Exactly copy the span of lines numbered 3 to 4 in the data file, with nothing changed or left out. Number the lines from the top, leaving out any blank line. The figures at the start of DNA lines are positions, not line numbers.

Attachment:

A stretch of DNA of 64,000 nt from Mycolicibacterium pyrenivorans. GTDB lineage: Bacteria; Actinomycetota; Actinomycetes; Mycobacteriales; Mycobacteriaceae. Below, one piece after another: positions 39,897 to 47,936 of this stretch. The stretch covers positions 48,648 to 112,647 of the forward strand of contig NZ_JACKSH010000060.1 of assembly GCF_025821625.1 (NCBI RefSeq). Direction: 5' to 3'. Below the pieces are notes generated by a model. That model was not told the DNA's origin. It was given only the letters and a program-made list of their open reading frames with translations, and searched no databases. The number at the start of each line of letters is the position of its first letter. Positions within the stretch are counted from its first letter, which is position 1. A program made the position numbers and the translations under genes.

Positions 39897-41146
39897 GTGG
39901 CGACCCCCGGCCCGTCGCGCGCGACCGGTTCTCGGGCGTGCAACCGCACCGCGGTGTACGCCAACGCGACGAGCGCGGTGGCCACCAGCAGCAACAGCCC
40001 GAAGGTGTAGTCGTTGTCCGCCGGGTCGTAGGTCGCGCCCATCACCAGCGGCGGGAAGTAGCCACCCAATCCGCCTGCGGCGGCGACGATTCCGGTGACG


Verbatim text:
39897 GTGG
39901 CGACCCCCGGCCCGTCGCGCGCGACCGGTTCTCGGGCGTGCAACCGCACCGCGGTGTACGCCAACGCGACGAGCGCGGTGGCCACCAGCAGCAACAGCCC